Now fades the glimm’ring landscape on the sight,
And all the air a solemn stillness holds,
Save where the beetle wheels his droning flight,
And drowsy tinklings lull the distant folds …
Of course, this classic eighteenth-century poem had to feature in our list of the best churchyard poems! The ‘country churchyard’ referred to in the poem’s title belonged to St Giles’ parish church at Stoke Poges in Buckinghamshire. ‘Gray’s Elegy’ (as it’s often known) was partly inspired by the death of another poet, Richard West, in 1742, but became a grand meditation on death and the simple memorials left behind by rustic village folk rather than statesmen and celebrated figures. The poem also gave Thomas Hardy the phrase ‘far from the madding crowd’ for use as the title of his fourth published novel.
Phillis Wheatley, ‘On Being Brought from Africa to America’.
’Twas mercy brought me from my Pagan land,
Taught my benighted soul to understand
That there’s a God, that there’s a Saviour too:
Once I redemption neither sought nor knew …
Wheatley (c. 1753-84; pictured right) was the first African-American woman to publish a book of poetry: Poems on Various Subjects, Religious and Moral appeared in 1773 when she was probably still in her early twenties. Wheatley had been taken from Africa to America as a young girl, but was freed shortly after the publication of her poems; the short poem ‘On Being Brought from Africa to America’ reminds her (white) readers that although she is black, everyone – regardless of skin colour – can be ‘refined’ and join the choirs of the godly. The poem betrays its eighteenth-century context and the attitudes towards race at the time, but Wheatley’s voice is an important one in eighteenth-century American – indeed, world – poetry.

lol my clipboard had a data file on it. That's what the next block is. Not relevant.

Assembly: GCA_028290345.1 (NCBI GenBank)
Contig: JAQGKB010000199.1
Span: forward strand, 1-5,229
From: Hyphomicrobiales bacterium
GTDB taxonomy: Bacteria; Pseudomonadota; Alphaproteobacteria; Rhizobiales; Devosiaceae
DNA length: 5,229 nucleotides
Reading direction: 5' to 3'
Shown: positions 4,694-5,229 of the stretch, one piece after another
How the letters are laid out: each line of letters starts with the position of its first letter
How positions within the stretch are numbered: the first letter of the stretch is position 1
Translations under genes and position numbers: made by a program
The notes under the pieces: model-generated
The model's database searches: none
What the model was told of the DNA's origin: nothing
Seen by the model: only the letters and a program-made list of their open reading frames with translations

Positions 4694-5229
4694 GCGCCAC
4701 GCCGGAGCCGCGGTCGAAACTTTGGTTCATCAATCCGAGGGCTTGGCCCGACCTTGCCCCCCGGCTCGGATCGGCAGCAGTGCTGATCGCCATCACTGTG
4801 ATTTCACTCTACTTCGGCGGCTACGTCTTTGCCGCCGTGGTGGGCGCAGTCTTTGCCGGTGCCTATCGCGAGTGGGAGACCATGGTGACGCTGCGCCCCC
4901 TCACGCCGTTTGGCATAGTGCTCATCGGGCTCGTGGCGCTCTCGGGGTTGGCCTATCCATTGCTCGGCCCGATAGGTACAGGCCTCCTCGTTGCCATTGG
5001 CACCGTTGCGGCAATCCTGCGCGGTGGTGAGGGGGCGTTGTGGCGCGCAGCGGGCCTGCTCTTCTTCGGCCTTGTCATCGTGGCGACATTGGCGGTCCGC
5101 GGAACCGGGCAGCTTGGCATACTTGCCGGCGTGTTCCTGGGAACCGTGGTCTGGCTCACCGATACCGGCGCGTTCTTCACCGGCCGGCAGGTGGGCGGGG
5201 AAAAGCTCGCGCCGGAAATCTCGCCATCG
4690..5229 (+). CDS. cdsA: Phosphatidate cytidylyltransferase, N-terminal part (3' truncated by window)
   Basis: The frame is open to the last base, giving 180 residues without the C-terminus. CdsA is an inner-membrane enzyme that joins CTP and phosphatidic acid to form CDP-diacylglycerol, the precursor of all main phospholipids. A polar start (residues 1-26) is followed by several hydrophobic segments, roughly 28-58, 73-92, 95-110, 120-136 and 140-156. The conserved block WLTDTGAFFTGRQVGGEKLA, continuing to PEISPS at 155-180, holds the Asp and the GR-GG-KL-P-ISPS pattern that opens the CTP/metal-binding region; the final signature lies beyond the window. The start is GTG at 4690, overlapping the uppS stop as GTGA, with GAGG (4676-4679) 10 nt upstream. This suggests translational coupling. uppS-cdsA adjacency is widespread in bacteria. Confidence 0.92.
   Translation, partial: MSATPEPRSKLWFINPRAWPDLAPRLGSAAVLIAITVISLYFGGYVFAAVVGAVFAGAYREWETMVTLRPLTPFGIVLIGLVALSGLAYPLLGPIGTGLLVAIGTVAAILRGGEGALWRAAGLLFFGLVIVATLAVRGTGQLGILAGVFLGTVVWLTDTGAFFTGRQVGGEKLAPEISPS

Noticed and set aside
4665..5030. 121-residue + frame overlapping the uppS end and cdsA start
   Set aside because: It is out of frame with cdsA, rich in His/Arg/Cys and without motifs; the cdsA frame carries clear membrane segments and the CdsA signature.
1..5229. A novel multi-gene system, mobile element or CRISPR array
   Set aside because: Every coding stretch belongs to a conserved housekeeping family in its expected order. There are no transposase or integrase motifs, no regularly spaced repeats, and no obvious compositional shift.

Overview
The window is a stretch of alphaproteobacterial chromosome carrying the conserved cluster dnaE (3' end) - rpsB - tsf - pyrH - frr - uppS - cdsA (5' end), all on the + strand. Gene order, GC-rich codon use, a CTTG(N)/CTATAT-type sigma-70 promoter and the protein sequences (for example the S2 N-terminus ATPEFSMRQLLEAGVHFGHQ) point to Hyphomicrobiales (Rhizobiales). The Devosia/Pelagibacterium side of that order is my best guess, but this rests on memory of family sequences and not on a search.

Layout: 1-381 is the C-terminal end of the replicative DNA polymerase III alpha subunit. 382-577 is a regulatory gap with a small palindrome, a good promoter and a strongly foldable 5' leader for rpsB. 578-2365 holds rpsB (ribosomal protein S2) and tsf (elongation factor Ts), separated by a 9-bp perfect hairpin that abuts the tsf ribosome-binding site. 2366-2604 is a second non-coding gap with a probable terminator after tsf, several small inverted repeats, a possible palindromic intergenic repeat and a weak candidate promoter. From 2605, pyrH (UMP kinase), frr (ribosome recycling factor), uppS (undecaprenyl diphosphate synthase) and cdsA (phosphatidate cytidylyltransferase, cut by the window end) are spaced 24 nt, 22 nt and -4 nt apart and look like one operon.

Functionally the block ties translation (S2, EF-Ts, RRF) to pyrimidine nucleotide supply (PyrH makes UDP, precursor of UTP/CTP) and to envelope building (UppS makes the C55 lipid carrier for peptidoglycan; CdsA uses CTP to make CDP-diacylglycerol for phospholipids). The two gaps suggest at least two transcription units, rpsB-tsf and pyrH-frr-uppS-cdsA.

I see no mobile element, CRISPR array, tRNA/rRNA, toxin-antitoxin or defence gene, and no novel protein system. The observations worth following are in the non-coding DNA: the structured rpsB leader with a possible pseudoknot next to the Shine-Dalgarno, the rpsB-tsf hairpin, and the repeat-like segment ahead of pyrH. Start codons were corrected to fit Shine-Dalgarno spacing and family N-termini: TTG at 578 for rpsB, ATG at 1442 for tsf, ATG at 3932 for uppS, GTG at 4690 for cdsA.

Robert Burns, ‘A Red, Red Rose’. Possibly based on a traditional lyric, this poem – also called ‘My Love is Like a Red, Red Rose’ – is one of the most widely anthologised love poems in English. Bob Dylan called it his single biggest inspiration. And did the final two lines inspire The Proclaimers to write ‘I’m Gonna Be (500 Miles)’? One cannot choose but wonder.
Charlotte Smith, ‘Sonnet on being Cautioned against Walking on a Headland’.
Is there a solitary wretch who hies
To the tall cliff, with starting pace or slow,
And, measuring, views with wild and hollow eyes
Its distance from the waves that chide below;
Who, as the sea-born gale with frequent sighs
Chills his cold bed upon the mountain turf,
With hoarse, half-uttered lamentation, lies
Murmuring responses to the dashing surf …
English Romanticism wasn’t entirely dominated by men, although it’s true that names like Wordsworth, Coleridge, Shelley, and so on tend to dominate the lists. But as Dorothy Wordsworth’s role in inspiring ‘I wandered lonely as a cloud’ demonstrates, Romanticism wasn’t quite an all-male affair. This poem by Charlotte Turner Smith, a pioneer of Romanticism in England who was born before Wordsworth or Coleridge, is that rarest of things: a Gothic sonnet. This needn’t surprise when we bear in mind that the sonnet’s author, Charlotte Turner Smith (1749-1806) was associated with English Romanticism and was also a key figure in the revival of the English sonnet.